A 2014 Experian Simmons study found that registered Republicans were 21 per cent more likely to be NFL watchers than Democrats. And the Sunlight Foundation in 2011 found that contributions from the league's 32 teams were nearly three times more for Republicans than for Democrats.
Freedman said that although displays of activism are often viewed as rare in the NFL, the idea that the league occupies some politics-free zone is a fallacy. Football, he argues, has long had a role in perpetuating racial inequality with its history of segregated college teams.
"There's been politicization of football all along, but on the part of political and social conservatives that ignores that fact, and only gets upset when the activism is happening from the political left," Freedman said.
A unified message
Which might have made it all the more surprising last Sunday. At games nationwide, NFL players, owners and coaches sent a unified message to Trump, defending players' rights to peaceful protest.
It began early at London's Wembley Stadium, when the Baltimore Ravens and Jacksonville Jaguars locked arms on the sidelines, some taking a knee, during the Star-Spangled Banner.
As the day progressed, the majority of the Oakland Raiders knelt during the anthem or linked arms before their game against the Washington Redskins. Several Redskins players took a knee while most stood arm in arm. Except for one player, who later explained he had made a "mistake," the Pittsburgh Steelers skipped the anthem together, as did the Tennessee Titans. The Seattle Seahawks followed their example by staying in the locker room.
Even Trump endorsers such as New England Patriots owner Bob Kraft and former Buffalo Bills coach Rex Ryan came out to denounce the president.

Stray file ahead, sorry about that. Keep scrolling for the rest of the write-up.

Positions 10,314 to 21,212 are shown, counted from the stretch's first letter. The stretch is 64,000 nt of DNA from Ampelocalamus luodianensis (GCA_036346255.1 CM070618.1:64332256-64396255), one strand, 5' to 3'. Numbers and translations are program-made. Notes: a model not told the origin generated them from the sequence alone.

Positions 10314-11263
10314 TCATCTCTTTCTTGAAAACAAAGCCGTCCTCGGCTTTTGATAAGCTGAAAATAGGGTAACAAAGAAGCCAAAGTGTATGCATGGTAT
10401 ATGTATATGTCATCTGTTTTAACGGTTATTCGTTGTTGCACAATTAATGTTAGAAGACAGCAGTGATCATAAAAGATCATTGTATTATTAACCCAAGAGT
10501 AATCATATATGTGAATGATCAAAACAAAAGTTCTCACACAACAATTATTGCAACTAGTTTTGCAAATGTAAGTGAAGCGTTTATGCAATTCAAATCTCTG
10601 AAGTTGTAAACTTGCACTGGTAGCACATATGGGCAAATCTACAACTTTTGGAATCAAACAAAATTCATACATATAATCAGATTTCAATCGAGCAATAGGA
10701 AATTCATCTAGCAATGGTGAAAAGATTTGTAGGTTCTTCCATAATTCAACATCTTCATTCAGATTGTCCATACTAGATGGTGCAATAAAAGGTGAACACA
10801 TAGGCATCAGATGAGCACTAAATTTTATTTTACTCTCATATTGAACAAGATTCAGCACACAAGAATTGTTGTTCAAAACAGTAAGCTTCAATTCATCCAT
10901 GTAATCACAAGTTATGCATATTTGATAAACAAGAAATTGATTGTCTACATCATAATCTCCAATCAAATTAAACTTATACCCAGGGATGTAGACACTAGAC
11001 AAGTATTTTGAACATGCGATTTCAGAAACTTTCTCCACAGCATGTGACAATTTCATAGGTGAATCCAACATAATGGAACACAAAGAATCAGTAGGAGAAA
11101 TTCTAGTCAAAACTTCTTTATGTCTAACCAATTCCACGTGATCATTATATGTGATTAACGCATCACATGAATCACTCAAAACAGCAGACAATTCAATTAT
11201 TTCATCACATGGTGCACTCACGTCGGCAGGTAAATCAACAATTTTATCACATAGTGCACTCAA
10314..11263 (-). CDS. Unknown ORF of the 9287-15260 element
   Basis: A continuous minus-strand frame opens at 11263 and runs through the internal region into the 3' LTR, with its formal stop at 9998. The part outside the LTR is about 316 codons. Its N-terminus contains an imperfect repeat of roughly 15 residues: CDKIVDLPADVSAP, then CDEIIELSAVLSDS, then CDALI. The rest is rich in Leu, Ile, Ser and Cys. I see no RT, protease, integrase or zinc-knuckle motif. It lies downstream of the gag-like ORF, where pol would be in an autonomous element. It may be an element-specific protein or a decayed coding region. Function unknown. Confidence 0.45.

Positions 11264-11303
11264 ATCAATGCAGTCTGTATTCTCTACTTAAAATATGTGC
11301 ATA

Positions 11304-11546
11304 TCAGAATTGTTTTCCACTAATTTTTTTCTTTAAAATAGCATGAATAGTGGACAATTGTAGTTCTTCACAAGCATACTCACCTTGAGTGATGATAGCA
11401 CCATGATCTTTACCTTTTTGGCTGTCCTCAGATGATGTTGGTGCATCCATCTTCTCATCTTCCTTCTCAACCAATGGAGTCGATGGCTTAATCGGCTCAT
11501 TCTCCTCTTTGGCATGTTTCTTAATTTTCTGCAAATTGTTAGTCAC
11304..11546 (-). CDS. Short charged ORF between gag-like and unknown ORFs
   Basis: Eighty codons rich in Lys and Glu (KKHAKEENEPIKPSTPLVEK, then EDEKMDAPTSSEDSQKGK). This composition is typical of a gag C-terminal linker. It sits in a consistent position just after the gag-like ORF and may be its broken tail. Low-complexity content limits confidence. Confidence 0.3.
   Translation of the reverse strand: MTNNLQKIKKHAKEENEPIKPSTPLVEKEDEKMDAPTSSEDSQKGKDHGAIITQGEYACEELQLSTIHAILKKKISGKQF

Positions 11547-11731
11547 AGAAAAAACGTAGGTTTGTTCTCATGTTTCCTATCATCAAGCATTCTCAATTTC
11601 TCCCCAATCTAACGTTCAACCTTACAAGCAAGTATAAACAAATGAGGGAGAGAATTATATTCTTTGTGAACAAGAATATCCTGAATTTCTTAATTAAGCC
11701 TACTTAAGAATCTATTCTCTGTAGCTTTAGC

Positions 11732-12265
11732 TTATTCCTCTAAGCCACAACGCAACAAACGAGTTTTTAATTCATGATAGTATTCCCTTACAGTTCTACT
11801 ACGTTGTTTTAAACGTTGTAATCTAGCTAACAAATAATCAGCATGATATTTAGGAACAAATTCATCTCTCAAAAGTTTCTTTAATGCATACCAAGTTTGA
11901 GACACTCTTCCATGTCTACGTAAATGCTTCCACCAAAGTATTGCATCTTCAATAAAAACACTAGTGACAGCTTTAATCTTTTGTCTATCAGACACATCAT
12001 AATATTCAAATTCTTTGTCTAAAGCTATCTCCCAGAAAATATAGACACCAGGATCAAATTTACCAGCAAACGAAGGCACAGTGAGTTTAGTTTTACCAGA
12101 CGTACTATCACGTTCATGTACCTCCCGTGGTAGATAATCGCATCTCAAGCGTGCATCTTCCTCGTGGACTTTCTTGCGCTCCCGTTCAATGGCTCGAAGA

"Trump forced their hand," said David Karpf, an associate professor who studies political communication and media at George Washington University, noting that former San Francisco 49ers quarterback Colin Kaepernick began the "take a knee" movement last year as an act of solo protest.
"I am not going to stand up to show pride in a flag for a country that oppresses black people and people of colour," Kaepernick explained in a written statement last year. "To me, this is bigger than football."
Kaepernick was considered to have been blackballed by the league, failing to sign with any team in the 2017 season. When the issue was solely about him and the small set of players rallying to his side, Karpf said, "it was easy for most of the league to stay out of it."
"And then Donald Trump calls them 'sons of bitches,' and the question is put before every single player: Are you going to stand with a guy who, whether you agree with the style of protest he chose, he could be on your team? And the president just called him a 'son of a bitch' because he exercised his right to peaceful protest?"
As for whether the protest would continue, Kenneth Shropshire, who has written about race and sports in the U.S. and runs the Global Sports Institute at Arizona State University, told the New York Times the effectiveness of the activism may depend on how long the movement lasts.
It may well be that part of the anger on the part of NFL management comes from the president meddling in their corporate affairs, he told the Times.
"It'll be interesting if some owner signs Kaepernick now, just to show that Trump can't engage in their business," he said.